By Jason Moles
Time has a unique way of changing how we live. From communicating with friends to conducting business, from diagnosing illness to differentiating gender — almost every facet of life has changed in the past 50 years. But you don’t need to wait half a century to see change. Eight years ago we didn’t have Twitter, the Harlem Shake, or weight divisions under 155lbs. (including women) in the UFC. With each new staple of life, we’re forced to replace things formerly deemed “must-have.” (Beeper, anyone?) Other things outlive their usefulness only to die a cold, miserable death in the desolate wastelands of obsolescence.
Mixed martial arts is no different. The sport isn’t immune to the ravages of time, nor is it capable of escaping the inevitability of certain aspects becoming passé. For example…
UFC Fighters with Part-Time/Full-Time Jobs
A quick glance in the rear-view mirror and you’ll see just how far we’ve come in the short life of MMA as we know it. Rules, regulation, fighter pay, and health benefits have all improved since the birth of “Ultimate Fighting” in 1993. In the age of DVR and skipped commercials, sports offer advertisers what no one else can — a holy grail overflowing with viewers in real time. Sooner rather than later, companies like Zuffa will be an even more attractive destination for blue chip sponsors and marketing agencies to plug their products.
This influx of cash, combined with political pressure from the outside and dissension from within, will pave the way for a much needed hike in the UFC fighter pay scale, and the death of paltry fight purses. From there on out, all fighters will be able to pay their bills and provide for their families doing what they love and that alone. There is one caveat, though: UFC hopefuls will need to spend every free second fighting or training for fights if they ever hope to be competitive in the Octagon.
UFC Fighters with Less Than 10 Professional Fights
Chris Weidman and others like him are a dying breed. Not because of anything they do in their fights, but because of their inexperience. Walking to the UFC prep point for the first time at UFC Live: Sanchez vs. Kampmann to face Alessio Sakara, “The All- American” was riding a five-fight win-streak. Oddly enough, he was also undefeated. It wouldn’t be long before he did the unthinkable by dethroning pound-for-pound kingpin Anderson Silva to capture the gold in only his tenth professional bout as a fighter.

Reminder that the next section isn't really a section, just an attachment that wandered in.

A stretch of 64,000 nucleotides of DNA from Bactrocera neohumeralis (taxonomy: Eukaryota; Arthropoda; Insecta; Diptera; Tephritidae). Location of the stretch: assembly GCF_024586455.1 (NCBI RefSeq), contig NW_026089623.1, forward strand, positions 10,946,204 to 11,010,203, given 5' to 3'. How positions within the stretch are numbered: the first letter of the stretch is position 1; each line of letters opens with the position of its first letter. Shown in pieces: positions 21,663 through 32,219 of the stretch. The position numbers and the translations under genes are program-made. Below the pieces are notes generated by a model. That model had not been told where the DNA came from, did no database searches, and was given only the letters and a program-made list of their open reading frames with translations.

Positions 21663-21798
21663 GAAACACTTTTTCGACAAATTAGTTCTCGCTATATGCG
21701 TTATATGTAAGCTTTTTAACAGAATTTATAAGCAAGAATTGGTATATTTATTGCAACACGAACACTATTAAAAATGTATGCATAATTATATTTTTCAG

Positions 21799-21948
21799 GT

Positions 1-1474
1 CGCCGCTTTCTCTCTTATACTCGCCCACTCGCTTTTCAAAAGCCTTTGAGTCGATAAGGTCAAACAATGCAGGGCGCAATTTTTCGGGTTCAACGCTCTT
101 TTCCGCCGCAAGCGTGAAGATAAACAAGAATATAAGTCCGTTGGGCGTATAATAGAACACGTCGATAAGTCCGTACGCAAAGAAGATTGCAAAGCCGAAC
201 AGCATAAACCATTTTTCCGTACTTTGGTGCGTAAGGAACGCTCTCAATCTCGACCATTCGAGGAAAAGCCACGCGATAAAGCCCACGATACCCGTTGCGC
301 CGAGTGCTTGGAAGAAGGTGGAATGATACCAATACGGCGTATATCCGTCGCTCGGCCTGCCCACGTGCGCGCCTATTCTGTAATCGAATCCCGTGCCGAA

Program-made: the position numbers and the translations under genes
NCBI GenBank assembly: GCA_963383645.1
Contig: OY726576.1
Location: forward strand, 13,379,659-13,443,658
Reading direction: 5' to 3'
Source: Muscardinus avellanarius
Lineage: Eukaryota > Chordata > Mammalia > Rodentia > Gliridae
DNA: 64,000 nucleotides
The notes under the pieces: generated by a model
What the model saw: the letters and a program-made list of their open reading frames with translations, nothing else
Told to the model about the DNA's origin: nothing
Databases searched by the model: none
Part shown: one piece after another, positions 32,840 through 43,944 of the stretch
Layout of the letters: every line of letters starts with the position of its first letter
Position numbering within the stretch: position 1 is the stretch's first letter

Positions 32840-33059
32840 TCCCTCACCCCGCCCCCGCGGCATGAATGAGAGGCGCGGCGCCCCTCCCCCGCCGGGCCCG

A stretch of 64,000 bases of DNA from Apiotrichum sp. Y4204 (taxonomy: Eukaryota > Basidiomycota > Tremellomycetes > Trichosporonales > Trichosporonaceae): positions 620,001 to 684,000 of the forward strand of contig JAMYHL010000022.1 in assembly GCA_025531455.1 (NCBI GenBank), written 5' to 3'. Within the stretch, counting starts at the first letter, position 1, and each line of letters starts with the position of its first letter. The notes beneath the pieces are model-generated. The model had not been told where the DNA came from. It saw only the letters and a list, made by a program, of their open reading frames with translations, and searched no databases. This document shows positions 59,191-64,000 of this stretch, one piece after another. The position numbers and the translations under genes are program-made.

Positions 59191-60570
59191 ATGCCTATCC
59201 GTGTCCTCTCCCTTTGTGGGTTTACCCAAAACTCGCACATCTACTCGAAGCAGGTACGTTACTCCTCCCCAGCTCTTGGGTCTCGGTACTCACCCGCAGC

With every day that passes, the next generation of mixed martial artists are growing more skillful, adapting to the sport the way an arctic fox does to survive the frozen tundra. The game is changing before our eyes. Soon, so will our expectations. In order to pull in the numbers needed to satisfy FOX and their partners, Dana White and Joe Silva won’t be able to pass off virtual unknowns as fighters worth tuning in to see. *Cough* John Moraga *Cough* Instead, men and women will need to present an impressive resume featuring a list of fantastic finishes. They’ll need to have an established fan base built upon years of toiling outside the premier organization…which is going to become, considering the next item on our list, more difficult than getting Nick Diaz to show up for an interview.
We’ve said it before and we’ll say it again. TUF jumped the shark about the same time Dana lost his hair. Zuffa’s Trojan horse into mainstream consciousness, and subsequent acceptability, has been in need of an appointment with Dr. Kevorkian years ago. Fight fans around the world are sick and tired of the sophomoric shenanigans in the house, and no gimmick, no matter how original, is going to change that. Dana White and Co. may still have a weekly reality show ten years from now, even if only to accommodate television networks, but you can bid this particular one farewell. Let’s all hope he does an MMA version of ‘Jackass.’ Oh, wait.
Niche MMA Promotions
(Photo via Sherdog)
Companies like Bellator MMA and Invicta FC are prime examples of niche MMA promotions. One caters to your desire to see fighters enter a tournament to earn a title shot — as opposed to guys just talking their way into the main event or selling wolf tickets — while the other gives you a fresh serving of young women going at it like wild animals. But what happens when you get your fill? You walk away from the table and find a nice spot to nap. The only problem is that such a narrow product doesn’t make for an incredibly sustainable business model; their greatest strengths are simultaneously the source of their greatest weaknesses. Fans will get angry that a fight they really want to see doesn’t come to fruition because of the chaotic nature of tournaments, just as they’ll eventually grow bored with fight promotions that only focus on women, or only focus on potheads.
As the saying goes, you live by the sword, you die by the sword. For the time being, mid-level promotions like Bellator and Invicta are good venues for young fighters looking to gain some experience, but it’s only a matter of time before they become another notch in Dana White’s belt.
As I said above, mixed martial arts is ever changing. Those fighters that don’t keep up will be bleeding all for naught the rest of their career. Don’t get me wrong. You can become quite successful as a one-trick pony (see: Ronda Rousey), just don’t expect it to last longer than a Randy Couture marriage. Back in the day, a guy could stumble off the barstool and go win a professional cage fight. Today, if you don’t have at least a six-week training camp you automatically turn down title fights (unless your name is Chael P. Sonnen) because the competition is just so fierce. Similarly, you can wear championship gold and be as one-dimensional as the words on this screen in today’s MMA, but that ship just won’t sail in the years to come.